The Department of Justice, in charge of enforcing ADA compliance, puts it this way:

“Inaccessible web content means that people with disabilities are denied equal access to information. An inaccessible website can exclude people just as much as steps at an entrance to a physical location.”

That’s why making your website accessible is so important. And… might even be required by law. Notice in the quote above that it says “telecommunications.”

Websites that receive federal funding are required to be ADA-compliant. This means websites for government agencies, nonprofits, schools, and the like must follow the law. But private businesses are also on the hook, although the exact standards and requirements are not set down in the law or entirely clear.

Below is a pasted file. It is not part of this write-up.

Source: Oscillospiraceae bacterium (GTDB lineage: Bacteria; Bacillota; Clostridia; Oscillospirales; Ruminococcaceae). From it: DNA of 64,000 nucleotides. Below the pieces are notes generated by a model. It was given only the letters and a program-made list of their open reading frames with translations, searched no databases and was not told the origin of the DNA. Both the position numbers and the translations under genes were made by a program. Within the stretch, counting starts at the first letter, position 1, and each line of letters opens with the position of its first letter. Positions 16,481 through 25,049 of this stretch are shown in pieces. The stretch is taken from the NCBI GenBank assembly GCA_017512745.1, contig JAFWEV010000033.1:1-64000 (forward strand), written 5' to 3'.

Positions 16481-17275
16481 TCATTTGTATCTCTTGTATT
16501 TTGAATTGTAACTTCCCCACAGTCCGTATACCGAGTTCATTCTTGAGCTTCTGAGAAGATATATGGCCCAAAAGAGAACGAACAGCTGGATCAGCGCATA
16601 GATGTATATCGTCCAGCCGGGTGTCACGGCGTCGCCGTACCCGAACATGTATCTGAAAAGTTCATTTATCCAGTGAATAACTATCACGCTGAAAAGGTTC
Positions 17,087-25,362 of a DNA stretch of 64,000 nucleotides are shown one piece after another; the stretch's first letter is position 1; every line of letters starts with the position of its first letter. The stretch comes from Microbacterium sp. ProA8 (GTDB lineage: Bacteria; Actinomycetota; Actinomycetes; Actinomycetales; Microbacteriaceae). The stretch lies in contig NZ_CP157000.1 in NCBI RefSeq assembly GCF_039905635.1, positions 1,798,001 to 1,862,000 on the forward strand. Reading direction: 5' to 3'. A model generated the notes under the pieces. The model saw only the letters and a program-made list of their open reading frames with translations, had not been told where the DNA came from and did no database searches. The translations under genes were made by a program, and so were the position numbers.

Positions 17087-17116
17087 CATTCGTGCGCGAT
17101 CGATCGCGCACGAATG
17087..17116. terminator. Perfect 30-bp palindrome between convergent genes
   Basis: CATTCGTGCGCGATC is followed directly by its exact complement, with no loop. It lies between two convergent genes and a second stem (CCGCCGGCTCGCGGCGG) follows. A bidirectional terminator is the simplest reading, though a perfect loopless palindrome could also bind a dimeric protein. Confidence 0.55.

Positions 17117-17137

Thus, making your website accessible makes a lot of sense. And could also shield you from any potential legal issues in the future. 

The Department of Justice has taken the stance that businesses open to the public, including retailers, should make appropriate accommodations for people with disabilities. That includes online businesses that offer goods and services to the public. And the DOJ is pretty serious about it.

The department has gone after Rite Aid, H&R Block, and other businesses for not making their website accessible to all and preventing people with disabilities from using their online platforms effectively. And frustrated users could bring lawsuits on an individual basis. 

So, from a legal standpoint, this should be a priority for you too.

Plus, if you think about it, making your website accessible is not only the right thing to do… but it also benefits your online business.